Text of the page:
An old railway embankment at Burley in the New Forest is being transformed from a scrub-dominated slope into a 'des-res' for reptiles and invertebrates.

The location is part of the New Forest Site of Special Scientific Interest (SSSI) and the managed area is notable for its wildlife which includes all six native species of reptiles and rare invertebrates such as Hymenoptera - sawflies, wasps, bees and ants.

Staff and volunteers from Amphibian and Reptile Conservation (ARC) and from the Hampshire and Isle of Wight Amphibian and Reptile Group including representatives of Natural England and New Forest Smooth Snake Survey volunteers continued scrub- and tree-management in January 2019 to improve the site’s conservation status.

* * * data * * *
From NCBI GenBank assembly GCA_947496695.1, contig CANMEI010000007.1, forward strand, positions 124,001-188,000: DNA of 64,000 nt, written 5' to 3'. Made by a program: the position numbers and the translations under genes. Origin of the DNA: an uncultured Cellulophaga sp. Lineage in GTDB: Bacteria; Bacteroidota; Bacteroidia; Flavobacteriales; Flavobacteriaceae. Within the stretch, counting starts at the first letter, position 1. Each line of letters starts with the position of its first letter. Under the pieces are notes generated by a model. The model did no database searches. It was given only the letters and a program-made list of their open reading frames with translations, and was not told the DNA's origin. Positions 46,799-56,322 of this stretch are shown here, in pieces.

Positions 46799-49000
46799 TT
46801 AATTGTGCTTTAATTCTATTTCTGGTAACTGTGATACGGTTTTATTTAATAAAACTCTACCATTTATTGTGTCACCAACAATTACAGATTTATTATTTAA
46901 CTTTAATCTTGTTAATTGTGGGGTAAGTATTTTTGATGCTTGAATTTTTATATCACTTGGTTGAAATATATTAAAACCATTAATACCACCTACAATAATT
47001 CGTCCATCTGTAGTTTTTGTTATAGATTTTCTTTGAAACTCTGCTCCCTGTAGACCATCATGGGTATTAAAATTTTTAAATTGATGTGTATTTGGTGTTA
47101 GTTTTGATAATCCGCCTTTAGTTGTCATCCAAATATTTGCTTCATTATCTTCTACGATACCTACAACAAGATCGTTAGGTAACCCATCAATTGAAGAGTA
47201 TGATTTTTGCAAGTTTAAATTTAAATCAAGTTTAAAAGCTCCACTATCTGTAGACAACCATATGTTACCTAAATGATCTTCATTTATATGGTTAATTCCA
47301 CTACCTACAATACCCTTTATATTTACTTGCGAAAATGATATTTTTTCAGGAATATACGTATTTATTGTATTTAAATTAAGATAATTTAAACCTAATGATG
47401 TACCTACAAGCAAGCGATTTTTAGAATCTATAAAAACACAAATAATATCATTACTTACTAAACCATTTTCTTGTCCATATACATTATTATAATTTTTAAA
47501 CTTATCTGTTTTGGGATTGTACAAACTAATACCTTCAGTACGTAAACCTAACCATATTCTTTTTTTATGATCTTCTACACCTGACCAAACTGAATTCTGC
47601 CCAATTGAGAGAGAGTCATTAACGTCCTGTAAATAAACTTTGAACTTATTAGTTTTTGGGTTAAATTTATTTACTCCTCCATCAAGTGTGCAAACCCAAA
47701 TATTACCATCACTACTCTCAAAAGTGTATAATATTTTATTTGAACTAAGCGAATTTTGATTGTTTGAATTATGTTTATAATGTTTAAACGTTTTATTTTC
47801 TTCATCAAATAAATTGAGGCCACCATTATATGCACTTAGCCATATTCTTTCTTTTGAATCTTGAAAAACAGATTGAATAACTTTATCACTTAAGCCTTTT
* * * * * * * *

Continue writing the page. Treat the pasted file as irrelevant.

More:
This followed initial work during March 2018 by the Forestry Commission, New Forest National Park staff and volunteers, the New Forest Study Group and support staff and students from Brockenhurst College to manage scrub and create bare ground to improve the condition of the SSSI.

‘Sand scrapes’ around 15m x 2m have been created for invertebrate and sand lizard egg-laying areas.  A further 300m x 10m area along the old railway embankment has been managed for trees and scrub.  In total around 50 days’ work has helped to improve the quality of the location for wildlife and join up previously fragmented areas.

Nick Moulton, ARC’s Rare Reptile Conservation Officer, said: “We hope to continue to work with the Forestry Commission and other colleagues on scrub- and tree-management during the winter of 2019-2020 and restore this SSSI to a favourable condition for its important wildlife.”

The Forestry Commission also has a joint work party with DEFRA planned for February.